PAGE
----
“I do whatever it takes to win,” Holliman said. “So if the coach wants me to go play man-to-man, that’s something that I know I can do. By watching film, I’m confident that I can do whatever it takes.”

The Chiefs also extended interviews to cornerbacks.

Sep 20, 2014; Ann Arbor, MI; Utah defensive back Eric Rowe (18) delivers a hit on Michigan wide receiver Devin Funchess (1) in the first quarter at Michigan Stadium. Credit: Rick Osentoski-USA TODAY Sports

Sep 20, 2014; Ann Arbor, MI; Utah defensive back Eric Rowe (18) delivers a hit on Michigan wide receiver Devin Funchess (1) in the first quarter at Michigan Stadium. Credit: Rick Osentoski-USA TODAY Sports

Utah cornerback Eric Rowe, who projects as a fourth- or fifth-round pick, said he has a formal interview scheduled with the Chiefs for Sunday.

The 6-1, 205-pound Rowe has the size the Chiefs covet, so it isn’t a surprise the team is scheduled to sit down with him.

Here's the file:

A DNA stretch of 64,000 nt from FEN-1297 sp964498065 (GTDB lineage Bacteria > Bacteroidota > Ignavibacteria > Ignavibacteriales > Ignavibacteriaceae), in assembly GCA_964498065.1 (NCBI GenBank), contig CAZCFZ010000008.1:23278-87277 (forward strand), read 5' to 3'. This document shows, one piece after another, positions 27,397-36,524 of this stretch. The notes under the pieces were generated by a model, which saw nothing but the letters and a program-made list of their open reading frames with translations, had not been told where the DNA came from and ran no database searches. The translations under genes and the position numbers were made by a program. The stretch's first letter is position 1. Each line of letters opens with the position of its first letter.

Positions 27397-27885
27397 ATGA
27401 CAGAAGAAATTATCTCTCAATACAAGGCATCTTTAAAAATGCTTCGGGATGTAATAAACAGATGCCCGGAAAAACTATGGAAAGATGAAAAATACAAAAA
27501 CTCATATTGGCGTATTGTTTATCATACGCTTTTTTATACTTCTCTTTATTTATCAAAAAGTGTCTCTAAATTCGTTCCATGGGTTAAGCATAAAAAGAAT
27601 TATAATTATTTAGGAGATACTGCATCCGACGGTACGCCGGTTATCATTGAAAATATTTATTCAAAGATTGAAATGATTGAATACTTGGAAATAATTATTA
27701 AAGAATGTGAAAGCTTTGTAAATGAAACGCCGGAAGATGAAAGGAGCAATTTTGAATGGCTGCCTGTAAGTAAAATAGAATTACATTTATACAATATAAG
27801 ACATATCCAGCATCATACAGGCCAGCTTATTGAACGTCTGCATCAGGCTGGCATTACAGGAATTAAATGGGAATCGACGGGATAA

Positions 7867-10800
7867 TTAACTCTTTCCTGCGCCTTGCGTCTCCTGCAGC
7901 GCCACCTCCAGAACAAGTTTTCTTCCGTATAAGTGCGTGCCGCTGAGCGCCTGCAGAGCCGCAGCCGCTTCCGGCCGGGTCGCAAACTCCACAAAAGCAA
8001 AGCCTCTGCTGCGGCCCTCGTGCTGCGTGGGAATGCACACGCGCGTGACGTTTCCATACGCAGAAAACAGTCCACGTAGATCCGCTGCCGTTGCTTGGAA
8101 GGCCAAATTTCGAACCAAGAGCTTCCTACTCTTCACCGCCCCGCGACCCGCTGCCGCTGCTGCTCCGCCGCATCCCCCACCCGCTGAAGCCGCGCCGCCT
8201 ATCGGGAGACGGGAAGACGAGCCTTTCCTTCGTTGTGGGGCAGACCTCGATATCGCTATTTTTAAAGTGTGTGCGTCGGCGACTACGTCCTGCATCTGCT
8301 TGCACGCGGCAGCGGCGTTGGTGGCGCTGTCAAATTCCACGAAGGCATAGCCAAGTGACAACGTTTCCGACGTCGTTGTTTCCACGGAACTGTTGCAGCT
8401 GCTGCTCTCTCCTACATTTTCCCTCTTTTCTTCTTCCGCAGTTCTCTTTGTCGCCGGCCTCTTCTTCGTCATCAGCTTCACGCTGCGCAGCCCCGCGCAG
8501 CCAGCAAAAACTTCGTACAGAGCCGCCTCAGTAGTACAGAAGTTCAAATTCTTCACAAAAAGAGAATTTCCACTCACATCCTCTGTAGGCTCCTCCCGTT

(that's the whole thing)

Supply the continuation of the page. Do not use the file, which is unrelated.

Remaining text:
Rowe also appears a good fit for the Chiefs defensive scheme after he stated what he prefers to play as a cornerback.

“Press-man scheme just because at Utah that was basically our defense, a lot of press man stuff,” Rowe said. “It’s just something I’m used to.”

That is a good thing since Rowe said the majority of teams he has spoken to play a press-man scheme.

And he has something else the Chiefs enjoy deploying, and that surrounds versatility when considering he is a converted safety.

Rowe totaled 261 tackles (158 solo) in four seasons at Utah, adding 1 ½ sacks, three interceptions, 36 passes defensed and a touchdown.